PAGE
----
Hi @Duck_Duck_Loose, and welcome to the forums!
Sorry to read you’re having problems. As @GoGirl12 mentioned, worth ruling out anything medicinal or perhaps worth a consultation with GP to rule out any health causes if libido has always been very low.
From what you have wrote around your feelings around libido and also after the occasion, it does sounds likely to be more mind related than physical, and an uncomfortable loop that on the occasions you can enjoy sex, you beat yourself up after. So whether you have sex or not, you’re kicking yourself where it hurts.
There is possibly a lot to explore around this and self-help books may help a little, but I think talking it through with someone will help better to find where it has come from, probably through some form of counselling. It could be something that has come from upbringing, parents views, schooling, any past experiences and our perceptions at the time registers and it becomes part of us.
An example of this for me is with my disability, and of course unlikely to be any similarity to the probs you have mentioned, just the easiest way of me to try and explain how past events mapped out my beliefs. My Dad could never accept his children were disabled, and when diagnosed at the age of 9, our relationship changed completely, he changed as a person.
I never realized until last few years (I’m 43 now), that experience taught me that when others knew I was disabled, they too will push me away and reject me. Being bullied because I walked funny reinforced the message.
It caused me many problems, trying to hide my disability, trying to be superman to cover it up, quite a lot of behavioral stuff around it, the knock on affect was it impacted almost everything.
I learnt to accept my Dad just didn’t know how to handle the situation; there was a lot more stigma and judgement in the 80’s and he was a proud man. It doesn’t excuse it, but he is only human and tried his best.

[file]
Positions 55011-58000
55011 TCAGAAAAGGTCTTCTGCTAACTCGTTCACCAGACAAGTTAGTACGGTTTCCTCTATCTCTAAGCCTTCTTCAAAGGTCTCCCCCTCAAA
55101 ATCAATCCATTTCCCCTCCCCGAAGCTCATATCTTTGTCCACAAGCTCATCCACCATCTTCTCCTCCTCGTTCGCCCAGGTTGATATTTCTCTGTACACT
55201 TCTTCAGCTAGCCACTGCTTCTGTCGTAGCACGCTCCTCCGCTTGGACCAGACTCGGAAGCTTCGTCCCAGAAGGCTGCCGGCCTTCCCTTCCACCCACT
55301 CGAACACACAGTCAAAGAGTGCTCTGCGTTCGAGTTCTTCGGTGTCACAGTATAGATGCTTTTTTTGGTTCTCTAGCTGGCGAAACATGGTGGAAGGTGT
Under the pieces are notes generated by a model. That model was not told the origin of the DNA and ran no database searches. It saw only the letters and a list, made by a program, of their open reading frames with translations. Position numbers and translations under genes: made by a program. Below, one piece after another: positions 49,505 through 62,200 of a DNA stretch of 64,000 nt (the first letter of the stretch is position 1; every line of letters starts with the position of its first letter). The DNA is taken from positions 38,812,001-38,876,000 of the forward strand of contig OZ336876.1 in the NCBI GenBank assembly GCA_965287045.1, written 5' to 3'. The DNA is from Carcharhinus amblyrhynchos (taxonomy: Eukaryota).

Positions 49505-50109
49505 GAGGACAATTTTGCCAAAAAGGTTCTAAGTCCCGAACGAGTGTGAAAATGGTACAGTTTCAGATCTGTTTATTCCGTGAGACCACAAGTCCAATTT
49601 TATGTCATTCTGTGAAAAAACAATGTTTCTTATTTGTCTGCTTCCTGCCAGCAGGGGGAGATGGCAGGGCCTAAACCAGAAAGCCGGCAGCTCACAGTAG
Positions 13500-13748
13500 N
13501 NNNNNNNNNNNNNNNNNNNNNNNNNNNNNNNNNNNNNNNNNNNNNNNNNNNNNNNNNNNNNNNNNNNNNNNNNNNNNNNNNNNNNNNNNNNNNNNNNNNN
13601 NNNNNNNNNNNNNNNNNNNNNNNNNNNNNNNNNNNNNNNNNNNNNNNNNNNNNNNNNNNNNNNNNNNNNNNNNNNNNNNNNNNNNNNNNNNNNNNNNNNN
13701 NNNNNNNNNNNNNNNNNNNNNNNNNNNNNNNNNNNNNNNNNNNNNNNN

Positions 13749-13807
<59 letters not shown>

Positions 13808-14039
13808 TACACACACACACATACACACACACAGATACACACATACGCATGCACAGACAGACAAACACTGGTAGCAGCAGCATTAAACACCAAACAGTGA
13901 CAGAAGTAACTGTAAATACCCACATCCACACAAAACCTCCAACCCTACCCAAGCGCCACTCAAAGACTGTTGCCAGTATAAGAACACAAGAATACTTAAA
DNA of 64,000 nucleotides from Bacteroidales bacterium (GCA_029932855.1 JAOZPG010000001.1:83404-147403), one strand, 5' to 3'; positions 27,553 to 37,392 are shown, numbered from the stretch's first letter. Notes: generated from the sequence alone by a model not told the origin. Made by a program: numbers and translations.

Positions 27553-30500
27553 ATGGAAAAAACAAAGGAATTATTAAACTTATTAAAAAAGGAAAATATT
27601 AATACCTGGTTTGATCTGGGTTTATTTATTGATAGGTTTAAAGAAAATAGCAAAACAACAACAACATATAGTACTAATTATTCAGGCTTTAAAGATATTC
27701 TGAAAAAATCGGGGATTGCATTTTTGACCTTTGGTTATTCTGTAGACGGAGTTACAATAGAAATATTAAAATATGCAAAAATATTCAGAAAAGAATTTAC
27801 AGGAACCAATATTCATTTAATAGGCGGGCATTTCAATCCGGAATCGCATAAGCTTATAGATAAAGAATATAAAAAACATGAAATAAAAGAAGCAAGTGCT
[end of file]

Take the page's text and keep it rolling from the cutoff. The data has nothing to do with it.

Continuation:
I only mention this to highlight how counselling helped me understand my beliefs and feelings, and in turn behaviors. Once I knew that I could then work on changing it. Not a quick process, but feel so much better now. If I had relied on self help I simply wouldn’t have understood (let alone accepted) my beliefs, or the ability to try and change it.
NHS offerings tend to be only 6 sessions of CBT, and I think it is unlikely to be helpful for you as from experience it is more a tick box exercise.
There certainly used to be places that would offer heavy discounted sessions with trainee therapists, it may be worth looking around online as with Zoom and such like technology it opens up options.
Trainees will have at least 18 months of training, and like any qualified therapist they will often be a member of BACP, practice ethically, and will be in consultation with Supervisor in the same way.
The other thing may be worth considering is just being intimate with your husband, rather than focusing on sex itself. Candle lit massages with oil, bathing/showering each other, plenty of cuddles. Take things back a notch and see if things change from there - it might take the pressure off yourself around sex specifically and break that cycle of blaming yourself.
I can imagine it is not easy for you or your husband, and this may at least bring you closer together. As @WillC also mentioned, open honest conversations between the two of you might help also if it’s not something that is happening already, and the intimacy may help those conversations become a little easier.
Apols for the long winded ‘pro-counselling’ waffle, wish you all the best, and I’m sure there’ll be lots of other suggestions and ideas from others.